Last edited by Triskeliongirl; 12-29-2006 at 02:55 PM.

  4. #34
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    Quote Originally Posted by Triskeliongirl View Post
    I thought Lisa posted that her ramboulleit weighed 27 lbs hence my concern.
    Hmm, maybe it was the Legolas? Someone has a Riv that weighs the same as my Waterford... it's gonna bug me now until I find it....

    I was looking at a Bleriot at Robinson Wheel Works in San Leandro CA, and thought it was a pretty spiffy frame. Mimi, you really might wanna check this one out!
    "If Americans want to live the American Dream, they should go to Denmark." - Richard Wilkinson

  5. #35
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    Quote Originally Posted by KnottedYet View Post
    Hmm, maybe it was the Legolas? Someone has a Riv that weighs the same as my Waterford... it's gonna bug me now until I find it....


    I was looking at a Bleriot at Robinson Wheel Works in San Leandro CA, and thought it was a pretty spiffy frame. Mimi, you really might wanna check this one out!
    You are thinking of Veronica's Legolos. I agree the Bleriot is a very spiffy frame in a very women friendly geometry (I just love the slack seat tube angles) but it would bug me to not be able to use tires narrower than 30mm. That is very wide for the minimum size.

  6. #36
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    I guess I'm missing something here. Why the minimum tire size? Is that determined by the rims you put on the frame or by the frame itself?
    Last edited by KnottedYet; 12-29-2006 at 04:41 PM.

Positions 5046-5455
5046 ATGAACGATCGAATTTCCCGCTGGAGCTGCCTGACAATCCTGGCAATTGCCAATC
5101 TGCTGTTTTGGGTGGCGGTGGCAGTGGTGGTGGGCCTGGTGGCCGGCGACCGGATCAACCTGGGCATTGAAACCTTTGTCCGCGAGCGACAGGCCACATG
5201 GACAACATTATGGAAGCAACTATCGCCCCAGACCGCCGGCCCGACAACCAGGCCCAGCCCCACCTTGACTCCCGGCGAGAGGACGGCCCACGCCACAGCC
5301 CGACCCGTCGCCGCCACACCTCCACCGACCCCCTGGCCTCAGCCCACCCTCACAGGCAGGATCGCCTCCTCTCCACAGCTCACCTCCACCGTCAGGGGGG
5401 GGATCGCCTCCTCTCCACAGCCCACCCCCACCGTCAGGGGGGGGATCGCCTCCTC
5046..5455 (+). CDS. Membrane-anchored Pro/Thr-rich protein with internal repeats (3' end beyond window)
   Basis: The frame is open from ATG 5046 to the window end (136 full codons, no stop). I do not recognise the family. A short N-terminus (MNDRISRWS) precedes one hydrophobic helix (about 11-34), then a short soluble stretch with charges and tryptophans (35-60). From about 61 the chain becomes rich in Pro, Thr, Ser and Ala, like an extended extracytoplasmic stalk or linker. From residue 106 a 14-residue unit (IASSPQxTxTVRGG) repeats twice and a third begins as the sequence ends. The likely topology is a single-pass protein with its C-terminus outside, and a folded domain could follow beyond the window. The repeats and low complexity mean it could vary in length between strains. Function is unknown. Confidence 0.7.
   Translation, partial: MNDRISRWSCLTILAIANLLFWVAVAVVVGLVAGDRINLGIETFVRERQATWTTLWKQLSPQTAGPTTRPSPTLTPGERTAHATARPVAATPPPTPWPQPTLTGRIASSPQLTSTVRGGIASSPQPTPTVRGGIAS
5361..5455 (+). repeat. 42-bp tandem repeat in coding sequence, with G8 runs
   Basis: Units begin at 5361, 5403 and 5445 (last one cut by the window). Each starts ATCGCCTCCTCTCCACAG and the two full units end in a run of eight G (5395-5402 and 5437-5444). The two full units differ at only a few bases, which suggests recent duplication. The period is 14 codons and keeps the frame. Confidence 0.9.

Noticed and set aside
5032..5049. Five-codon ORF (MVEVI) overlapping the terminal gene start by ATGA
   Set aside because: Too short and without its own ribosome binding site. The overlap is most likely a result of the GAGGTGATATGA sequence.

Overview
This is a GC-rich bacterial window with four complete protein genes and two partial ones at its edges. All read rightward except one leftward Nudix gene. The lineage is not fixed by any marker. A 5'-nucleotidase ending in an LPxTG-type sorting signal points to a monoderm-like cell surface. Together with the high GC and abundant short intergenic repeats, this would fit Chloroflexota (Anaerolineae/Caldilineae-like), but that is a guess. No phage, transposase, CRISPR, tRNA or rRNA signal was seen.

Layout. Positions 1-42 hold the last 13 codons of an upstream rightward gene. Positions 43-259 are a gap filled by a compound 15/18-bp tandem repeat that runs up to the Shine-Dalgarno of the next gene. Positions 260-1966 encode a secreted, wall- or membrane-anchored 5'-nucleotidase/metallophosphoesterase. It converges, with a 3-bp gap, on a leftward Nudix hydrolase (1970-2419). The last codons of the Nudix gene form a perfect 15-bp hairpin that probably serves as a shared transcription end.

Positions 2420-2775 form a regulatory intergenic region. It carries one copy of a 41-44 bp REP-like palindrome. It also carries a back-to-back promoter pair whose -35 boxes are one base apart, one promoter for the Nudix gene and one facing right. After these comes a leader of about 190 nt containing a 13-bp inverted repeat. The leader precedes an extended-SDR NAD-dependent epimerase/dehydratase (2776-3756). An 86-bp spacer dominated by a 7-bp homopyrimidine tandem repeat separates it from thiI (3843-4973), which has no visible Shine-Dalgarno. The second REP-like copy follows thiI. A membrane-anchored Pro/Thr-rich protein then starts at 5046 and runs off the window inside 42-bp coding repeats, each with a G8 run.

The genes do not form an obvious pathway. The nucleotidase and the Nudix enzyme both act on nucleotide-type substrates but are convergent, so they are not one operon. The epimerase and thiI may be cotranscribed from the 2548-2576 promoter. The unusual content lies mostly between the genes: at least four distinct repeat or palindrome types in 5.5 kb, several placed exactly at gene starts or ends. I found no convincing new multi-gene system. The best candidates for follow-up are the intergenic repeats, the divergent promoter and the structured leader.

"If Americans want to live the American Dream, they should go to Denmark." - Richard Wilkinson

  7. #37
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    Quote Originally Posted by KnottedYet View Post
    I guess I'm missing something here. Why the minimum tire size? Is that determined by the rims you put on the frame or by the frame itself?
    If you go to the link above, there is a 15 page pdf file you can download about the bike. For some reason Grant designed it to use a very non-standard wheel size, 650B. He says that tires for 650B rims only start at 30mm and then go considerably wider. I think he chose them over 650C since while 650C tires are available in racing widths, the widest they go is 28mm. THat's the catch.

    HEre is the relevant section of the pdf:

    What’s the Bleriot frame/bike?
    It’s a multi-purpose bike built for 650B wheels. The rest of this brochure
    goes into more detail.
    What’s a 650B wheel?
    It’s bigger in diameter than a mountain bike 26-inch wheel, and smaller than
    a typical road 700c wheel. Rims are sized by something called “bead seat diameter” (bsd)—the diameter at the point where the tire bead nestles to the rim. Every tire made has its bsd molded into it, because bsd is the universal language of rim & tire compatibility. Here’s a chart.

    rim size bsd
    700c 622mm
    650B 584mm
    26-inch (mtn) 559mm

    Why 650B?
    A 650B wheel is smaller than a 700c wheel, so it allows more tire and fender
    clearance, which is especially helpful on small-to-medium sizes.

    650B history:
    Bikes with 650B wheels go back 60 years, and still have a strong following in